Unfortunately, growing up in a white family also means becoming instilled with a fair amount of racial biases. Since Memorial Day, I’ve been grappling with my own biases and prejudices, like realizing that while the route to Cup Foods is the same distance as my usual walk, I almost never walked in that direction —- out of Uptown and into South Minneapolis.
Walking around the George Floyd memorial in the wake of the uprisings, I met and spoke with various volunteers and speakers. One group of women, including Jessica Ford, Shaynna Bradford and Brittany Carucci, was running a food stand and handing out snacks and water for free. They said that later in the day, they were planning on grilling hot dogs and hamburgers. Another volunteer was standing near the entrance squirting hand sanitizer on everyone who walked in.
Emotions ran high at the memorial with community leaders speaking on megaphones, church groups singing and individuals voicing their opinions, grief and anger over the situation. Rev. Tommy Russell, an African American minister from Greater Mount Vernon Missionary Church, spoke about unifying the people and the police, bringing peace to the city. Multiple people in the crowd didn’t want to hear good things about the police. One group, upon hearing him, started singing church songs very loudly to try to drown out his voice.
Over in Uptown, roughly two miles from 38th and Chicago, in response to all the plywood boards that had gone up to protect store fronts, artists came out in full force. People were painting the walls with memorials to Floyd, Black Lives Matter slogans and the names of other African Americans who died at the hands of police.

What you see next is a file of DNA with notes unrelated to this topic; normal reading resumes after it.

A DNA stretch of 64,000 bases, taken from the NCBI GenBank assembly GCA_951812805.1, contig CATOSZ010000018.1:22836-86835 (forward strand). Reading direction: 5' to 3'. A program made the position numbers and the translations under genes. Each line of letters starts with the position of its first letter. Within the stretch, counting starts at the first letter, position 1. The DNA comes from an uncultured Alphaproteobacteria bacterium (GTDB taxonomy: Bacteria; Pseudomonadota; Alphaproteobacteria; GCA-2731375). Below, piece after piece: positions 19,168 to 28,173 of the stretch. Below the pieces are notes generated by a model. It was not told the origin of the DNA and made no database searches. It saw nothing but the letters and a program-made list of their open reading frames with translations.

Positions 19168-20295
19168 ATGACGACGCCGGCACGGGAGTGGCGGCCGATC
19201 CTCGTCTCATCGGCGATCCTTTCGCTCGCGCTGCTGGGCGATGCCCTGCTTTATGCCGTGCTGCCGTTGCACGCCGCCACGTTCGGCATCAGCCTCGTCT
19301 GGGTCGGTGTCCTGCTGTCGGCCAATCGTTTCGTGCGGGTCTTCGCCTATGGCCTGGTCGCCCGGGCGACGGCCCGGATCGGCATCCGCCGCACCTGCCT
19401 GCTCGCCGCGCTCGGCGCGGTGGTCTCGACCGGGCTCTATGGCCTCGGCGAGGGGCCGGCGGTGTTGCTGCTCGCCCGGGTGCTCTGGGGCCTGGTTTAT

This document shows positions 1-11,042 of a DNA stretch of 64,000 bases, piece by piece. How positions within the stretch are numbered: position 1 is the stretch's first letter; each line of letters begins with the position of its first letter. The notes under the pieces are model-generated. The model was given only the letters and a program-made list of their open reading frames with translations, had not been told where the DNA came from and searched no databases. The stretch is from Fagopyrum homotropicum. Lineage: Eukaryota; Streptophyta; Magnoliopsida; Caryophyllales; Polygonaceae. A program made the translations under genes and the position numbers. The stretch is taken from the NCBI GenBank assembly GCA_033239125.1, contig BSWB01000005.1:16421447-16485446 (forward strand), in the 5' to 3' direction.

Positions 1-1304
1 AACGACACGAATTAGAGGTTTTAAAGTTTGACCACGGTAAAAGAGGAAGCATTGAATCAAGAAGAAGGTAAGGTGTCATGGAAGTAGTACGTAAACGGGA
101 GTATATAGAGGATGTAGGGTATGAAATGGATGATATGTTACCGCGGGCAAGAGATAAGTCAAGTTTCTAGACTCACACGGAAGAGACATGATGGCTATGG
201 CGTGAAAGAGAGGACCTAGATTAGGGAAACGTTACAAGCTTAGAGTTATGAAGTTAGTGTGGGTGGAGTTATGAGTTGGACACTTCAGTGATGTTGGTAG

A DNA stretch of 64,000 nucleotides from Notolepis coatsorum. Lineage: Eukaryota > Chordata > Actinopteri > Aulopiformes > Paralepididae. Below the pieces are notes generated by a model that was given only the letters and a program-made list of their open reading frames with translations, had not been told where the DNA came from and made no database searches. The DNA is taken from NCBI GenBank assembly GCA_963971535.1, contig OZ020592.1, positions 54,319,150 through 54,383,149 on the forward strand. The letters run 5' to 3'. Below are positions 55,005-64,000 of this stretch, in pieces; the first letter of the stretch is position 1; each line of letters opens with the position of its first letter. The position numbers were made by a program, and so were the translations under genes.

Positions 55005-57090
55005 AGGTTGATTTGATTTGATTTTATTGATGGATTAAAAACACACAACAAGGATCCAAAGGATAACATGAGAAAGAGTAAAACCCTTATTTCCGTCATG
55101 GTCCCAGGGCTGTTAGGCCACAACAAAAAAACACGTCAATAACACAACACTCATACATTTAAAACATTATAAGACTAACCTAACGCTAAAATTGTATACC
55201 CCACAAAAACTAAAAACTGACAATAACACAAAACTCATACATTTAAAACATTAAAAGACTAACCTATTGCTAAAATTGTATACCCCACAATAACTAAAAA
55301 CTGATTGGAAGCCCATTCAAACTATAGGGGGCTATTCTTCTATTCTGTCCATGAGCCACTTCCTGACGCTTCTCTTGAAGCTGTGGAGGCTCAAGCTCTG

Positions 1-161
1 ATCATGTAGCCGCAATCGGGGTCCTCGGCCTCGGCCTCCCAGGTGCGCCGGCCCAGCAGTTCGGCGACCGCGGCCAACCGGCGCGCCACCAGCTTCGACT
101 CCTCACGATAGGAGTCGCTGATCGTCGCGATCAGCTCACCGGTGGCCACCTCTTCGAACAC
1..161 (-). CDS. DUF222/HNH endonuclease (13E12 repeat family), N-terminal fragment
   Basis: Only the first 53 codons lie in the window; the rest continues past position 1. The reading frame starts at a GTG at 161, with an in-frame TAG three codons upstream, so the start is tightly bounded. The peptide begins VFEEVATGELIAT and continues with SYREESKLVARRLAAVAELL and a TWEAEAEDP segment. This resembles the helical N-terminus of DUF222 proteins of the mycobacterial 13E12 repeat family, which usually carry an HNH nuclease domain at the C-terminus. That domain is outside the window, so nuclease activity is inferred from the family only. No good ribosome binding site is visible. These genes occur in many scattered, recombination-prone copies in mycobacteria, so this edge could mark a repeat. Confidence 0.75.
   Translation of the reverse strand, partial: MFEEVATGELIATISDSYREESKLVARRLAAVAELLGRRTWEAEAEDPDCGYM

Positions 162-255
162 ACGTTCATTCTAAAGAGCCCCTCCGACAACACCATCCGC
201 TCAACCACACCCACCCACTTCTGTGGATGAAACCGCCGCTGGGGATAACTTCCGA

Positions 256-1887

Payton Russell, founder of Spray-finger, a graffiti arts and education program, was working on a piece on the corner of Lake and Lyndale. A father assisted his children with their own graffiti art pieces. As he worked, he spoke about how this is an opportunity to show how graffiti can bring good, and how it can be a way for artists to showcase their talents. He tied it to the struggle for racial equity, saying that people have to get rid of racism and injustice before trying to get rid of illegal and unwanted graffiti.
It continues to jar me to see the destroyed buildings in my neighborhood, like my post office and bank. Slowly, the plywood murals are being taken down, but it will be a long time before it starts to look like my old neighborhood again. Like our entire society, my neighborhood may have undergone a permanent change because of what happened on Memorial Day. In fact, I may never see it in the same way again.
As I engage with my neighborhood again, I am seeing its scarred and beat-up storefronts in a new way, as an epicenter of the fight for racial justice in our country. It has been a scary time but also a privilege to witness what happened here. There are many cities where this could have happened, but it happened here, outside my windows. In time, we Minnesotans may feel gratitude that this reckoning day for racial justice started here first.
Personally, I continue to hope for, and work for, meaningful change which will help do away with the systemic racism against African Americans, and bring hope for better neighborhoods and a better society for the rest of us.